Thousands attend 'Stop the Coup' protest in Leeds against Boris Johnson's prorogation plans

Thousands of people headed into Leeds city centre to join the 'Stop the Coup' protest against Prime Minister Boris Johnson's plans to suspend parliament.

Huge crowds gathered in Cookridge Street on Saturday, August 31 to protest Mr Johnson's plan to end this session of parliament - a process formally known as 'prorogation'.

Thousands attended the protest on Cookridge street.

Thousands attended the protest on Cookridge street.

Under the plans, parliament would recommence just 17 days before the scheduled Brexit date - Thursday, October 31.

Critics say this leaves little time for MPs to play their democratic part in the Brexit process.

Alex Sobel, MP for Leeds North West, organised the event after sharing his "disgust" at the PM's "attempt to shut down parliament" on Twitter.

During the protest today he said on Twitter: "The people with only 48 hours notice have gathered in Leeds in their thousands to #DefendOurDemocracy."

Signs at the Stop the Coup protest in Leeds city centre.

Signs at the Stop the Coup protest in Leeds city centre.

He was joined at the protest by Leeds Central MP Hilary Benn, Leeds East MP Richard Burgon and Leeds North East MP Fabian Hamilton, who recently spoke out against "potential tyrants like Johnson and his fanatical gang of Brexiteers" and promised to work hard to prevent the prorogation plans.

Other speakers included Mary Creagh MP for Wakefield, Naz Shah MP for Bradford West, trade union members and Leeds Labour Councillor for Headingley and Hyde Park, Jonathan Pryor.

People from Leeds and across the region travelled to the protest to make their views on the plans heard.

Jac Trow-Flynn, 32, a charity worker from Bradford who works in Leeds said: "I'm here because I'm concerned for our democracy. Pushing through a no-deal Brexit will put so much harm on our country, put a lot of people at risk and get rid of a lot of laws that the EU brought in to protect us.

Women wearing masks of The Queen and former prime minister Theresa May at the protest.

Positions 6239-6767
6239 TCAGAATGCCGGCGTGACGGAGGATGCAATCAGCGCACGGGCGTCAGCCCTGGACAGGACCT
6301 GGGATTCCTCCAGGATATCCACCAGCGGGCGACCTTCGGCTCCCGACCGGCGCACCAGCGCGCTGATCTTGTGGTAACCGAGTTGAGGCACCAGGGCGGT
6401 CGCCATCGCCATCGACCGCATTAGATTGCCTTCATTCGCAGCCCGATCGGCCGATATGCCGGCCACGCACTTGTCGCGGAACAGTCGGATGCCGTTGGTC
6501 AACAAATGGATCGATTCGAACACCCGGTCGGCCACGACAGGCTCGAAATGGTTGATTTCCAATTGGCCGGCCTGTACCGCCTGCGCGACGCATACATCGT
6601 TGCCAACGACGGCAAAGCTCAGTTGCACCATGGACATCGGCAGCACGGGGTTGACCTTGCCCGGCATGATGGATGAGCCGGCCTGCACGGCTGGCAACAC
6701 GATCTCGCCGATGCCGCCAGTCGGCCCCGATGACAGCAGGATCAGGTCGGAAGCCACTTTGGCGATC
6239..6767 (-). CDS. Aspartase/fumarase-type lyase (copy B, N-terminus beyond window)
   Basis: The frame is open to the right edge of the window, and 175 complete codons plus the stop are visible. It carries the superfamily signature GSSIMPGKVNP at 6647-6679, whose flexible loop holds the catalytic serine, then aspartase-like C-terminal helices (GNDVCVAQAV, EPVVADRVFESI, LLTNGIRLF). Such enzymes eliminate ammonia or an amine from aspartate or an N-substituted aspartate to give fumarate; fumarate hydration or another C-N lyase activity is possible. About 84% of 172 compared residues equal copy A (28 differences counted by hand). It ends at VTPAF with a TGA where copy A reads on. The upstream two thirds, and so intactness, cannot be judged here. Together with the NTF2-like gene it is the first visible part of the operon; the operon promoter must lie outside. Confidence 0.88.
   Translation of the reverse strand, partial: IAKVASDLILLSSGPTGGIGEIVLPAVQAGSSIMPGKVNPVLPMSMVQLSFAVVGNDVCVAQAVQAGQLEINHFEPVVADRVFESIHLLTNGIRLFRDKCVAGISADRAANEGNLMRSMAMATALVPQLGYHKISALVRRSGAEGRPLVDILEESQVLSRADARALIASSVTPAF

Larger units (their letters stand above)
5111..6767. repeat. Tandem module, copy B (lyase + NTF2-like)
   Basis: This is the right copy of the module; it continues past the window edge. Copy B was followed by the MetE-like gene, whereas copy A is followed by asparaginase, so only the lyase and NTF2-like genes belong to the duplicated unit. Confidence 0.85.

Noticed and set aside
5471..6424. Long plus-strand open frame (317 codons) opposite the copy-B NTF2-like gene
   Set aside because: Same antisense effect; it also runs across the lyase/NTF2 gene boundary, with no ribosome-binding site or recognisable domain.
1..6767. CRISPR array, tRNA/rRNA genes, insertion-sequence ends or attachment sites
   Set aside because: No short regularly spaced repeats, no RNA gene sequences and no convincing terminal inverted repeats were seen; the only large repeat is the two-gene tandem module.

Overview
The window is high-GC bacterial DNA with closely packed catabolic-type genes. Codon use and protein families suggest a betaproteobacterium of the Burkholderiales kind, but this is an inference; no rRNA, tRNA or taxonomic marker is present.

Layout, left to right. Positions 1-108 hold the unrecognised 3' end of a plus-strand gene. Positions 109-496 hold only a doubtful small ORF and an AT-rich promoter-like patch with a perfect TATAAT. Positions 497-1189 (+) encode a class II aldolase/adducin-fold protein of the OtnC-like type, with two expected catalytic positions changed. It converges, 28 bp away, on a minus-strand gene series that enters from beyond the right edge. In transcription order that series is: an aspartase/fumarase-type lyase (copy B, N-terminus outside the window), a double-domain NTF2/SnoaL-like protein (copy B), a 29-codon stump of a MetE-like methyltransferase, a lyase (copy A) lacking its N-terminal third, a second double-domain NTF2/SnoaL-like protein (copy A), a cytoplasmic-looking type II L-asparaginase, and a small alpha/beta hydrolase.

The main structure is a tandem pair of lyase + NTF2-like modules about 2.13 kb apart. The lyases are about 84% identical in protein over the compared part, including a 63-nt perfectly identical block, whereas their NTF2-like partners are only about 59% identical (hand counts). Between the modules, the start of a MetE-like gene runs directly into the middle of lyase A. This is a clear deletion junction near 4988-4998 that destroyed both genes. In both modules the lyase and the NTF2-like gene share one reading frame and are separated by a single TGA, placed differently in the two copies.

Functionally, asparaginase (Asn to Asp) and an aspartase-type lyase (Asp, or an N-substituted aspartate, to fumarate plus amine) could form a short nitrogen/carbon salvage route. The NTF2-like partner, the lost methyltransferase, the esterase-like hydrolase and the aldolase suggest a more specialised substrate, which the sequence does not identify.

Women wearing masks of The Queen and former prime minister Theresa May at the protest.

"I don't think democracy is being done. I think we are heading into a Boris Johnson dictatorship.

"I voted remain and I think the leave campaign was illegal and full of lies. I don't think we'd have had a leave vote if the campaigners had been forced to adhere to the truth so I don't think that was a democratic referendum. Realistically, the population was lied to horribly.

"But if we do stick the referendum and we do go for Brexit I think we need to ensure that we have a Brexit which actually works, is legal and protects the people in this country."

Martin Braidley, 24, originally from Leeds but now living in Sheffield, is concerned with how Brexit, in particular a no-deal Brexit, will affect the region.

He said: "The whole suspending of parliament is very scary and it goes against not only British values but democratic values in general.

"We don't know how Brexit is going to impact Yorkshire and honestly that's the worrying thing. It's been three years of Brexit limbo and I feel like the big stuff hasn't happened yet.

"I'm a university student myself, on a working gap year at the moment, and I have a lot of friends from EU countries like Lithuania, France, Germany and I don't know what's going to happen to them. It's a scary, unknown time."